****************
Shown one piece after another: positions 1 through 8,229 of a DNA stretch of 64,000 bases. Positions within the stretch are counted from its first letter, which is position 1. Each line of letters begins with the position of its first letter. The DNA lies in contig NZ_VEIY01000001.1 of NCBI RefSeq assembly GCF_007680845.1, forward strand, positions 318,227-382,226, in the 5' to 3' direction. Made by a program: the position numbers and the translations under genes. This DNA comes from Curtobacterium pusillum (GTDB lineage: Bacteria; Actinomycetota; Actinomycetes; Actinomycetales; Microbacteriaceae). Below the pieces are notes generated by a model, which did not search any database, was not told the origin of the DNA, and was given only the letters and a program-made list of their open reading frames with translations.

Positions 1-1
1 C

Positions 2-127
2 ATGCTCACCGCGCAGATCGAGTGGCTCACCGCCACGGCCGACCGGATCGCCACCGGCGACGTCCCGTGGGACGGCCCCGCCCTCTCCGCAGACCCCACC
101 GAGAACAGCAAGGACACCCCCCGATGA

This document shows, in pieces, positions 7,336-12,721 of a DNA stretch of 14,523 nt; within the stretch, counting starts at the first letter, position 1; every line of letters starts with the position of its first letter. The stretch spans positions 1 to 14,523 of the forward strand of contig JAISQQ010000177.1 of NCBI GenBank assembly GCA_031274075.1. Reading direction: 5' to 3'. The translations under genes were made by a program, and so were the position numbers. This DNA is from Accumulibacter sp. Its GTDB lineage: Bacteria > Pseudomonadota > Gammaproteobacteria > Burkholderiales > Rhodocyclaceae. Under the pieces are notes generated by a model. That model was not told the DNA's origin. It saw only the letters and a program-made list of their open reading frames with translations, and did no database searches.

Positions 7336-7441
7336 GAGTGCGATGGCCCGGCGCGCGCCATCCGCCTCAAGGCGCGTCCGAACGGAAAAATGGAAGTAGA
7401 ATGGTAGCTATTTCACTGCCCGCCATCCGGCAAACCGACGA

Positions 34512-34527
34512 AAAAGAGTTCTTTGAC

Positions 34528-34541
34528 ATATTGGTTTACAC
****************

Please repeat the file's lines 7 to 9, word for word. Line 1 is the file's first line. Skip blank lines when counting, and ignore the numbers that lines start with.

This document shows, in pieces, positions 7,336-12,721 of a DNA stretch of 14,523 nt; within the stretch, counting starts at the first letter, position 1; every line of letters starts with the position of its first letter. The stretch spans positions 1 to 14,523 of the forward strand of contig JAISQQ010000177.1 of NCBI GenBank assembly GCA_031274075.1. Reading direction: 5' to 3'. The translations under genes were made by a program, and so were the position numbers. This DNA is from Accumulibacter sp. Its GTDB lineage: Bacteria > Pseudomonadota > Gammaproteobacteria > Burkholderiales > Rhodocyclaceae. Under the pieces are notes generated by a model. That model was not told the DNA's origin. It saw only the letters and a program-made list of their open reading frames with translations, and did no database searches.

Positions 7336-7441
7336 GAGTGCGATGGCCCGGCGCGCGCCATCCGCCTCAAGGCGCGTCCGAACGGAAAAATGGAAGTAGA